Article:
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Authors: Paul Volponi

Game Seven

BOOK: Game Seven
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VIKING

Published by the Penguin Group

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penguin.com

A Penguin Random House Company

First published in the United States of America by Viking, an imprint of Penguin Group (USA) LLC, 2015

Copyright © 2015 by Paul Volponi

Penguin supports copyright. Copyright fuels creativity, encourages diverse voices, promotes free speech, and creates a vibrant culture. Thank you for buying an authorized edition of this book and for complying with copyright laws by not reproducing, scanning, or distributing any part of it in any form without permission. You are supporting writers and allowing Penguin to continue to publish books for every reader.

Library of Congress Cataloging-in-Publication Data

Volponi, Paul.

Game seven / Paul Volponi.

pages cm

Summary: “A sixteen-year-old shortstop in Cuba who dreams of playing with the pros must choose between his country and his father who defected to the U.S.”—Provided by publisher.

ISBN 978-1-101-62154-7

[1. Baseball—Fiction. 2. Fathers and sons—Fiction. 3. Emigration and immigration—Fiction. 4. Defectors—Fiction. 5. Cuban Americans—Fiction. 6. Cuba—Fiction.] I. Title.

PZ7.V8877Gam 2015

[Fic]—dc23

2014000118

This is a work of fiction. Names, characters, places, and incidents are either the product of the author's imagination or are used fictitiously, and any resemblance to actual persons, living or dead, businesses, companies, or locales is entirely coincidental.

Version_1

Contents

Title Page

Copyright

Dedication

Prologue

Chapter 1

Chapter 2

Chapter 3

Chapter 4

Chapter 5

Chapter 6

Chapter 7

Chapter 8

Chapter 9

Chapter 10

Chapter 11

Chapter 12

Chapter 13

Chapter 14

Chapter 15

Chapter 16

Chapter 17

Chapter 18

Chapter 19

Chapter 20

Chapter 21

Chapter 22

Chapter 23

Chapter 24

Chapter 25

Chapter 26

Chapter 27

Chapter 28

Chapter 29

Chapter 30

Acknowledgments

This text is dedicated to the loving memory of my mother, Mary, who was ejected from the stands during several of my baseball games by blind umpires with adequate hearing.

 

THERE ARE 108
stitches on a baseball. I should know. I've run my fingers over every one. The first and last stitches are hidden beneath the surface. But believe me, I've felt those, too.

– – –

I was up on my toes, shifting my weight from side to side. It's important for a shortstop. You don't ever want to get stuck in one spot, unable to move. So you learn to stay light on your feet. As our pitcher went into his windup, I was focused on the baseball in his left hand, following it all the way through his release.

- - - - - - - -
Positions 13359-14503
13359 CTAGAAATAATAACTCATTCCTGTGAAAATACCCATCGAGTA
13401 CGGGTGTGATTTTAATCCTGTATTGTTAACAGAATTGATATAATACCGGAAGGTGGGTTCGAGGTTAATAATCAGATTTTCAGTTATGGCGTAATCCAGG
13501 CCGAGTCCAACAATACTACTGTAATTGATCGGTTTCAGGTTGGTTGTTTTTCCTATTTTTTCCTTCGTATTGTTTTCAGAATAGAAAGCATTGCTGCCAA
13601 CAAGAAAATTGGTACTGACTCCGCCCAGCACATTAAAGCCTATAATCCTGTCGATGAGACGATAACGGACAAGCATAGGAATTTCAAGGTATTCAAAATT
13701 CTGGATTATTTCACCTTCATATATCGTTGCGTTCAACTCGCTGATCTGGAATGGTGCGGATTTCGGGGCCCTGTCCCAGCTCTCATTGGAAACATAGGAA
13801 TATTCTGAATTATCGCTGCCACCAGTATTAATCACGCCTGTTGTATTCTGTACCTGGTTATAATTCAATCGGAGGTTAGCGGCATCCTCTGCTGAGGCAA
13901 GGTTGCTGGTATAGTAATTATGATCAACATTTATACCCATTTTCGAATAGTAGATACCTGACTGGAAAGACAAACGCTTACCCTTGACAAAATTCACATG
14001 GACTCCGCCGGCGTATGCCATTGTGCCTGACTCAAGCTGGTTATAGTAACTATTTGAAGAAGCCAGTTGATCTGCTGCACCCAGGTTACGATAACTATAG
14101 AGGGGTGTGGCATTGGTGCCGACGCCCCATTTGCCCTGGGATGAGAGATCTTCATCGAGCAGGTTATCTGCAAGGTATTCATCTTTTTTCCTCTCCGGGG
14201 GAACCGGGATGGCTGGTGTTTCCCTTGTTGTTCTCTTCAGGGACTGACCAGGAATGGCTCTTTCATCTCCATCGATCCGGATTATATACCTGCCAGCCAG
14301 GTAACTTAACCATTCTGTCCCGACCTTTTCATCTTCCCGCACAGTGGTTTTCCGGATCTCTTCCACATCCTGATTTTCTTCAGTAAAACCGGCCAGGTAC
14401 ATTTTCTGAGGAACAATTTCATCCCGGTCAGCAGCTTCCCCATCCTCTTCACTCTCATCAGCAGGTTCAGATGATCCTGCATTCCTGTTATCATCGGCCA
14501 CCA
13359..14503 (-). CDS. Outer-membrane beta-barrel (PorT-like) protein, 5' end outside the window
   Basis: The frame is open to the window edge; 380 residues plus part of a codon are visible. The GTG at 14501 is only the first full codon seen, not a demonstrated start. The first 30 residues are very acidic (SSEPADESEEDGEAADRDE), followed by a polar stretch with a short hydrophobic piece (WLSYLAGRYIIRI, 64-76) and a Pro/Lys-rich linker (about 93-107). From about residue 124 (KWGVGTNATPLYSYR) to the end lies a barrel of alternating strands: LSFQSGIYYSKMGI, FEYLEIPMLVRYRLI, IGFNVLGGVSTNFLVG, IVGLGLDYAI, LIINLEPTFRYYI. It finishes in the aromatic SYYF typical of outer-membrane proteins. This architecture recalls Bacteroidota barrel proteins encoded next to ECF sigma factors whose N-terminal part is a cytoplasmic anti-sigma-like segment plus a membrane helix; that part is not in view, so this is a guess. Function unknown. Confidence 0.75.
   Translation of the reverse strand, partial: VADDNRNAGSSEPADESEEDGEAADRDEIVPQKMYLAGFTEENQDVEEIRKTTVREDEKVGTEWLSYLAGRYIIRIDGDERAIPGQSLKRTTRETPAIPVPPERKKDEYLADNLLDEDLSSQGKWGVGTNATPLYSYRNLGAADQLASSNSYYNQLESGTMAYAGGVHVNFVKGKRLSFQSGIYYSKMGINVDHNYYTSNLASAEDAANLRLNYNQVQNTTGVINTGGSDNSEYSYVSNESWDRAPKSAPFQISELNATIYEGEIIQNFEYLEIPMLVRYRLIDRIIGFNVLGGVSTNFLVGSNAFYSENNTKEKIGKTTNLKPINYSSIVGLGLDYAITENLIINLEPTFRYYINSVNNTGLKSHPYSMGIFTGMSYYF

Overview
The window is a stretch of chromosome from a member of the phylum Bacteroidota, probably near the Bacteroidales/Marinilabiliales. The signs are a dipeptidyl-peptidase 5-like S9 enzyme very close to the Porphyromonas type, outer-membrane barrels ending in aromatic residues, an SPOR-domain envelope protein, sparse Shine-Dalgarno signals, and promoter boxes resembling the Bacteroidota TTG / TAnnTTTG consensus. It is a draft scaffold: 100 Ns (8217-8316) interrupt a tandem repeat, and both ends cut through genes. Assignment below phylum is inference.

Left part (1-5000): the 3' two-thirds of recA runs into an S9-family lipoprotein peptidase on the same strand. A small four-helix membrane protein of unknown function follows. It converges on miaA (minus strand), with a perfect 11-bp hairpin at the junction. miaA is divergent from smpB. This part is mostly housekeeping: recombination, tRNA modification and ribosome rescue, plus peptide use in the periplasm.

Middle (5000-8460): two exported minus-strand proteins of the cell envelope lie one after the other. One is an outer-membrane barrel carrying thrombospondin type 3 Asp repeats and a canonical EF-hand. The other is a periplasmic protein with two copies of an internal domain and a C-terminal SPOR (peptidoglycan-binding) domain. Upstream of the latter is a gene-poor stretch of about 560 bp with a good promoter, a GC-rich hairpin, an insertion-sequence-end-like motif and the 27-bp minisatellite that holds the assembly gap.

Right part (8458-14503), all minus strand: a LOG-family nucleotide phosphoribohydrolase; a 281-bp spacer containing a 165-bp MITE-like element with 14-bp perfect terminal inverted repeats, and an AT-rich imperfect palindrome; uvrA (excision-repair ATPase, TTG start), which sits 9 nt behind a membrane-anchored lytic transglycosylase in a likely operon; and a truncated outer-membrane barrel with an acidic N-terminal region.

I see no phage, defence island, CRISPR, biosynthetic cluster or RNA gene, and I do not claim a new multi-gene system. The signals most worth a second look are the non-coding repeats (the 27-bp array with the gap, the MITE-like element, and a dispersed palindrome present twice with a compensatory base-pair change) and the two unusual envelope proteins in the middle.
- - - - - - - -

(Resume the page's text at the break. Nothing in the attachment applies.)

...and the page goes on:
Spinning out of his hand, it was just a seed of white to my eyes. A split second later, off the hitter's bat, it had turned into a scalding line drive headed right at me.

On instinct, I raised my glove in front of my face, almost in self-defense. The baseball stuck in its pocket, stinging my palm through the soft brown leather. Then I reached inside, gripping the ball by the seams before I tossed it around the infield diamond.

Six years ago, on my tenth birthday, Papi gave me this glove as a present. At the time it was brand-new and way too big for me.

“Don't worry. You grow into a glove. Then you'll have it the rest of your life,” Papi said as I struggled to keep it on my hand. “We'll play lots of catch together, every day. That'll help you break it in.”

Before I went to bed that night, Papi oiled the glove's pocket. He put a stone that was slightly bigger and heavier than a baseball in its center. Then he tied the fingers tightly closed around it, using string from Mama's kitchen.

“Do this every night and the ball will feel like a feather when it hits your glove,” Papi promised.

So I did.

Back then, every kid I knew was jealous of me. That's because baseball is practically a religion in my country. And Papi walked through the streets of our hometown, Matanzas, like a god, with me trailing behind. He'd been an all-star pitcher for almost a decade. Not only for the Matanzas Crocodiles, but also for the Cuban National Team—the Nacionales—in all the big international tournaments.

Fans called him El Fuego, for his blazing fastball, which no batter could touch. The only way Papi could have been more respected was if he'd been a general in the military or a high-ranking government official. But most of
that
respect would have come out of fear.

A few months after my birthday, though, everything changed.

The Cuban National Team traveled to play an exhibition in the US. I was so excited. Papi promised to bring back lots of presents, like blue jeans for Mama and my younger sister, Lola. And Papi said that if he could find a way, he'd bring me a brand-new ten-speed racing bike. I would have gladly settled for a pair of new tires and a chain for my old bike—more than most of my friends' fathers could get for them.